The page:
CITC’s Fab Lab partners with Palmer school for 3D workshop
On October 26 and 27, deep in their laboratory, eleven would-be scientists devised an array of hideous monsters and brought them to life. No, it wasn’t the first scene of a Frankenstein movie; it was a two-day workshop, hosted by CITC’s Fab Lab, as part of a week-long intensive put on by Academy Charter School in Palmer.
“Twice a year, we break away from traditional scholastics, get the students out of their seats, and do more hands-on activities to more deeply explore a subject,” explained Sean Reilly, a seventh grade history and language arts teacher with the Academy who’d brought eleven students to the Fab Lab to explore 3D modeling and printing.
In keeping with the workshop’s spooky timing, just a few days before Halloween, the students designed monsters using open-source, industry standard programs like Sculptris and Autodesk Fusion 360.
“There’s no bottom to their creativity, and no ceiling, either,” Sean remarked. Earlier in the week, his students spent two days at the UAA College of Engineering’s Prototyping lab, learning about different types of 3D printing software.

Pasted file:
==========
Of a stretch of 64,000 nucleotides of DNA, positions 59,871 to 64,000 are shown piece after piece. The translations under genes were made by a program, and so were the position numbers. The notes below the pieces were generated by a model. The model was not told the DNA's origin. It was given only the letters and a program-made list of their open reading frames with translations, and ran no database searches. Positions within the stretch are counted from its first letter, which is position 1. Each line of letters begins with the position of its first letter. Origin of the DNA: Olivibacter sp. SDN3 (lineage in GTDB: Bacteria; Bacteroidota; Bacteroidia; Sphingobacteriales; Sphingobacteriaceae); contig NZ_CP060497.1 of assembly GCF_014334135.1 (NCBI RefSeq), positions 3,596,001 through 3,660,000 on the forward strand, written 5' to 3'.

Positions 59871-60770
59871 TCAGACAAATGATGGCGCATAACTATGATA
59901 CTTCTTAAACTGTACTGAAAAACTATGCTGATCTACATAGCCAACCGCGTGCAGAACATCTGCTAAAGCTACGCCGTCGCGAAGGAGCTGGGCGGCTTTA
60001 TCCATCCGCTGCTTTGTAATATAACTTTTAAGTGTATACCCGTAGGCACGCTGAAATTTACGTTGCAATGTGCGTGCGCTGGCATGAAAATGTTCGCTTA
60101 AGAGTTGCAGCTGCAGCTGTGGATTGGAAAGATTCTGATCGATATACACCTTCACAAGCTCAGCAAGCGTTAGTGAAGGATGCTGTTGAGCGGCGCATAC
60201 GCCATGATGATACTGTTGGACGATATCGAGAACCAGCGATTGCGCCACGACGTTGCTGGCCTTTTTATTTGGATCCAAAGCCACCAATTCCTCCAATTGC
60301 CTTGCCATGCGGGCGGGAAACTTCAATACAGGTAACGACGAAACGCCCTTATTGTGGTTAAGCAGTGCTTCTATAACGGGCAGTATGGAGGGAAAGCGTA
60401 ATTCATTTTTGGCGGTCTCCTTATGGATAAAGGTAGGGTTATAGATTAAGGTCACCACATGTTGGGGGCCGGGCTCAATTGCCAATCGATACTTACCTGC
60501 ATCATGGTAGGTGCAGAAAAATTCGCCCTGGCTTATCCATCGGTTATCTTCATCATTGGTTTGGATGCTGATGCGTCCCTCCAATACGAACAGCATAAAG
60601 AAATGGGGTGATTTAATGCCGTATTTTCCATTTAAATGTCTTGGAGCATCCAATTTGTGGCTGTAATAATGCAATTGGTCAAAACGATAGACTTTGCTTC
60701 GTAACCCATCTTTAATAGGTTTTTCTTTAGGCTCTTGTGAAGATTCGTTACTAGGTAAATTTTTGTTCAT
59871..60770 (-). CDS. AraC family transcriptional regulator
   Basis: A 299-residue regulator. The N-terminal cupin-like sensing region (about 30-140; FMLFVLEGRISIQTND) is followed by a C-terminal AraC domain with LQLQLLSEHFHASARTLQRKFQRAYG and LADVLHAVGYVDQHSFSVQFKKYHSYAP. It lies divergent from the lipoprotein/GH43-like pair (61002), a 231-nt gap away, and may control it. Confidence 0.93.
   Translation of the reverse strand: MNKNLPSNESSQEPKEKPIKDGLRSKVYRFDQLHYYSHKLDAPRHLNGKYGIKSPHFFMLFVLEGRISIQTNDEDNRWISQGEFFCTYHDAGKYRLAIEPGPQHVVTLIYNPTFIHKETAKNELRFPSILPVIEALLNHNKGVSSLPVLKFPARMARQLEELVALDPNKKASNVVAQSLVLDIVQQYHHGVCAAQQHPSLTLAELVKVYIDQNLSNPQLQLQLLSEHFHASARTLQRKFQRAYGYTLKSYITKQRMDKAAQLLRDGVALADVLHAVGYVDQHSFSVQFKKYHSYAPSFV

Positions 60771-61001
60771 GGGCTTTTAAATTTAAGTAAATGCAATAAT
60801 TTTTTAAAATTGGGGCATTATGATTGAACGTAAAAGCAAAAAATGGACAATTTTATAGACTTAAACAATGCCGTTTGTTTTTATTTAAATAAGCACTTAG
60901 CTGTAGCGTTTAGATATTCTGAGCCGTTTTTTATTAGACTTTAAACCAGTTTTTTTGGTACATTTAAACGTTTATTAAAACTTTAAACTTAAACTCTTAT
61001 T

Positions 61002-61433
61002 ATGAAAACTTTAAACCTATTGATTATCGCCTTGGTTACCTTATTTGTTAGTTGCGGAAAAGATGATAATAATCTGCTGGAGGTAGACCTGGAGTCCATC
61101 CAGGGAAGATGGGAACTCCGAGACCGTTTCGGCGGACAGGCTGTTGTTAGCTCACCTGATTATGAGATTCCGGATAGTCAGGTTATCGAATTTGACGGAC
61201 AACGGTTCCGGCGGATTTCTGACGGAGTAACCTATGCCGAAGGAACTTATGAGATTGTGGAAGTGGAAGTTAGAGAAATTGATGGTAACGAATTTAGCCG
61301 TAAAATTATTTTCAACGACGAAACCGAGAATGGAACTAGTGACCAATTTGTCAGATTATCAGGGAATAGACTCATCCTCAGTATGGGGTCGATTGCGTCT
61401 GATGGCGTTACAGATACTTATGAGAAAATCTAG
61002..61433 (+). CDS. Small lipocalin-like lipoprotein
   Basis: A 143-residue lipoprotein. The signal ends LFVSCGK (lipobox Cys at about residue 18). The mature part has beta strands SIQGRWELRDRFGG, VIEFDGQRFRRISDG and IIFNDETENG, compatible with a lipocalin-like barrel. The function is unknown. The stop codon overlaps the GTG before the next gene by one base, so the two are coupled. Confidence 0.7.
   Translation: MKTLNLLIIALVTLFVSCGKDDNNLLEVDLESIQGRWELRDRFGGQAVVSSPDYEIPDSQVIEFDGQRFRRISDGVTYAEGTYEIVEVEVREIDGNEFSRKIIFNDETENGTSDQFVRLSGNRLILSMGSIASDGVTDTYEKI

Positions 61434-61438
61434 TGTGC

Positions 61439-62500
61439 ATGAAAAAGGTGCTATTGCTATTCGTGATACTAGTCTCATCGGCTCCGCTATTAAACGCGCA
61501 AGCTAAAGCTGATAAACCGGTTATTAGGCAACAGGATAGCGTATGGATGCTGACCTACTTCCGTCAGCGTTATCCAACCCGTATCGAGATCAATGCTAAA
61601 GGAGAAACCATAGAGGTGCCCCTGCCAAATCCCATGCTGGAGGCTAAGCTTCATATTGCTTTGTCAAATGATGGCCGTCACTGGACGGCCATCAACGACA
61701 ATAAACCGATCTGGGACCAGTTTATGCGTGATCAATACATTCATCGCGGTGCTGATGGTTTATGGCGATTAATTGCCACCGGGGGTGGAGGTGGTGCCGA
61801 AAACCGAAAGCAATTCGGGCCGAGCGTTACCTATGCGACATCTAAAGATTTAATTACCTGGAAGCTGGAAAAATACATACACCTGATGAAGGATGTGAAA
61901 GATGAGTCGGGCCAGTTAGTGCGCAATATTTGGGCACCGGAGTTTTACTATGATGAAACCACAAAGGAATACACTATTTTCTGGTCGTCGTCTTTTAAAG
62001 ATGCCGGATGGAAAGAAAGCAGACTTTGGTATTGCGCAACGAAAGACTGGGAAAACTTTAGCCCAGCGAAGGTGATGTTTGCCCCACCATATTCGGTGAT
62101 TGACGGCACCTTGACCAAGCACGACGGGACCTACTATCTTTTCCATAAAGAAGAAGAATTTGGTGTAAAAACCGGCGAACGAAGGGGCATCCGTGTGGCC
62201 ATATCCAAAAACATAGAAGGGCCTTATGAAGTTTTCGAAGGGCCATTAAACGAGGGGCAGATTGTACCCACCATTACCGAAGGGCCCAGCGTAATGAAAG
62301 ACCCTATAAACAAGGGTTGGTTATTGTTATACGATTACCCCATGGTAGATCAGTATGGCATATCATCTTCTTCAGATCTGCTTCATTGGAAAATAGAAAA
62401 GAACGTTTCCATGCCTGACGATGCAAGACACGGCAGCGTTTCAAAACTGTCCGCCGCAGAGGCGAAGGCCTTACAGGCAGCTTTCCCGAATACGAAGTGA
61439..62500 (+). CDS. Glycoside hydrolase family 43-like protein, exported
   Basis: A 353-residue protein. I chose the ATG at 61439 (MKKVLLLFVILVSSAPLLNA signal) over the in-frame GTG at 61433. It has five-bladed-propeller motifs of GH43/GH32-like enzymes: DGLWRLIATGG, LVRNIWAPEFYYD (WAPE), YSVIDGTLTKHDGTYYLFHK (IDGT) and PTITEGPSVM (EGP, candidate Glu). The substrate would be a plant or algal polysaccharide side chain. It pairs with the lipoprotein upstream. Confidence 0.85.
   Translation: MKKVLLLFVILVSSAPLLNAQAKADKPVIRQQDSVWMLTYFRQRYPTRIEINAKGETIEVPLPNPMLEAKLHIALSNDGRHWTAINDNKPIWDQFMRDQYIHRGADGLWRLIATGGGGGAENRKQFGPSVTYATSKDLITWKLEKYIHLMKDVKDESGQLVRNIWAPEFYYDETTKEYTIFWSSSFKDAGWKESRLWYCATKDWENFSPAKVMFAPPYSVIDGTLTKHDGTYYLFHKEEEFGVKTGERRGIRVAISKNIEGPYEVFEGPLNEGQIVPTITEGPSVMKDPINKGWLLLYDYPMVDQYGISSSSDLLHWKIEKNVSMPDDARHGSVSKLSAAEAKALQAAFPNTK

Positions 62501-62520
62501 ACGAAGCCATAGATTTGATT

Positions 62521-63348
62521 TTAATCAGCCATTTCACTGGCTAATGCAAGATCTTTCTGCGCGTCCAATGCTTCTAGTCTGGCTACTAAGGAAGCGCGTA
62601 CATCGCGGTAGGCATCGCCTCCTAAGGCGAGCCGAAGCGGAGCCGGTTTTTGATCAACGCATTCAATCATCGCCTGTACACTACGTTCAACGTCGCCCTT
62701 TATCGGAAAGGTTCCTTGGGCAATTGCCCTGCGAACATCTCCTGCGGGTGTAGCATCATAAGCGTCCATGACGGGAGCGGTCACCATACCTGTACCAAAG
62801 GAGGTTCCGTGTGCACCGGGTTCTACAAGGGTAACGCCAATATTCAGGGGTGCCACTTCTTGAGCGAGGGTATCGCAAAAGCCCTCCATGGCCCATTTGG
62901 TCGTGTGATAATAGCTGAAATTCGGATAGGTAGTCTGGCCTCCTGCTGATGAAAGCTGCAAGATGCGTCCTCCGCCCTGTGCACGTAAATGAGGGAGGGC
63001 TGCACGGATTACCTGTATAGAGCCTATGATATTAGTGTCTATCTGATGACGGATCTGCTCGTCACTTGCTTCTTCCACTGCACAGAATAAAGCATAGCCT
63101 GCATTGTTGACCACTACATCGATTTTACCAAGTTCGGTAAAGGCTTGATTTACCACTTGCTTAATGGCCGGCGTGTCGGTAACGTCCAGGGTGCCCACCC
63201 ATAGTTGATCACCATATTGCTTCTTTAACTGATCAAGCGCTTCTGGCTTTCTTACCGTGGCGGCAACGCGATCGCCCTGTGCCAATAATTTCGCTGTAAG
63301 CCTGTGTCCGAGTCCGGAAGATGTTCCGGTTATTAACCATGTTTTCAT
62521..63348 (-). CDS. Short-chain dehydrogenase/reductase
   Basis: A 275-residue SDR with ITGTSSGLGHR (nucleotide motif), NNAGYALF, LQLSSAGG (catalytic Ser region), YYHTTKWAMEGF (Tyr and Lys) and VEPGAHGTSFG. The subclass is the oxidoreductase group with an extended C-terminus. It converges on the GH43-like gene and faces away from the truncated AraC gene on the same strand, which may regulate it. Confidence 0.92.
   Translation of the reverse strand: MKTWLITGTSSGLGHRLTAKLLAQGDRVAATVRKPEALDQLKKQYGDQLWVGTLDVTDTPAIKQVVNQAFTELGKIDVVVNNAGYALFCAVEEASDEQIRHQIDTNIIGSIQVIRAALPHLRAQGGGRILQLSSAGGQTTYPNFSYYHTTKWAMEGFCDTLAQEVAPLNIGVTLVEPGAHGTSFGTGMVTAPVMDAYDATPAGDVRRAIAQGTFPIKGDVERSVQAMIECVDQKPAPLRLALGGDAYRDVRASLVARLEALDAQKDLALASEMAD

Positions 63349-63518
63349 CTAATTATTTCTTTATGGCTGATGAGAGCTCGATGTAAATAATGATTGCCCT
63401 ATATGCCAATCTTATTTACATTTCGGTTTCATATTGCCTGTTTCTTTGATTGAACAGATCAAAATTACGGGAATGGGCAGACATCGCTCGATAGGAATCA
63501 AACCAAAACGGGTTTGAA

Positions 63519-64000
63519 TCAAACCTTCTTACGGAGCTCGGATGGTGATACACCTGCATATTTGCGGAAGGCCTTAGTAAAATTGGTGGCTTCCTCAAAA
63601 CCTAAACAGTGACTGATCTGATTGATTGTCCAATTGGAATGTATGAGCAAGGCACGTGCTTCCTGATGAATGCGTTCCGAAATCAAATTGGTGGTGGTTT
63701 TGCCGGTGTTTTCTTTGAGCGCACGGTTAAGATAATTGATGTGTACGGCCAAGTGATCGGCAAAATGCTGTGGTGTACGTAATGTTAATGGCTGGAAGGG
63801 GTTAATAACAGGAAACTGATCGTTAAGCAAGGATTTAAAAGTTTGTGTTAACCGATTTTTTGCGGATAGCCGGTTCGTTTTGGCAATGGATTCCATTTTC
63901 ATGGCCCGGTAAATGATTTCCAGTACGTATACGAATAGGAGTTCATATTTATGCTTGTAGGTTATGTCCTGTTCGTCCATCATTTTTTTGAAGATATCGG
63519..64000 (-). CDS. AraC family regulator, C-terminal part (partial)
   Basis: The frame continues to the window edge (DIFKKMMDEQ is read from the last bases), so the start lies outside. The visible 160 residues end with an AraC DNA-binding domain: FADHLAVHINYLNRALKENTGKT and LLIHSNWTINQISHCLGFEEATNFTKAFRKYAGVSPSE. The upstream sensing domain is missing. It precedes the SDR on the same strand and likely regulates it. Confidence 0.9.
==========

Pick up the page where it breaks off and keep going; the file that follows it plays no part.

“At UAA, they got a more science-focused experience,” explained Fab Lab Instructor Andrew Regner. “At the Fab Lab, though, we add go beyond STEM — science, technology, engineering, and math — and make it ‘STEAM,’ by adding an ‘A’ for art. It’s not just straight engineering here, although we do a lot that has to be precise; but we also show the students that 3D printing doesn’t just have to be building parts for a space station. It can be nice, artistic pieces, too.”
While the Academy students focused on creating and printing monsters, the young people who filter through the Fab Lab by the dozens throughout the year typically incorporate culture into the projects they work on. In the past, students have 3D printed Yup’ik masks, laser-cut snowshoes, and sewn kuspuks with the help of Elders.
Youth Case Worker Michael Farahjood, who coordinated the Academy workshop, emphasized culture when he gave the Palmer students a tour of the lab before they started their projects.
“We like to show the students that while the technology and tools have changed, we’re still working off the ideas and things Alaska Native people have been creating for thousands of years,” Michael said.
The Fab Lab, established in 2013 to provide STEM-focused education and creative opportunities for Alaska Native and other youth, is an essential part of CITC Youth Empowerment Services, which equips young people to fully realize their potential by providing them with programs that enrich academics and cultural knowledge. A number of CITC youth programs integrate projects based in the Fab Lab as part of that effort.
But the Fab Lab also offers an opportunity for CITC to partner with schools and other organizations to provide STEM education.
“Partnering with the Fab Lab is about more than just resources like the printers and other equipment,” Sean shared. “It’s about access to instructors who have a great depth of knowledge for what we’re pursuing in this intensive.”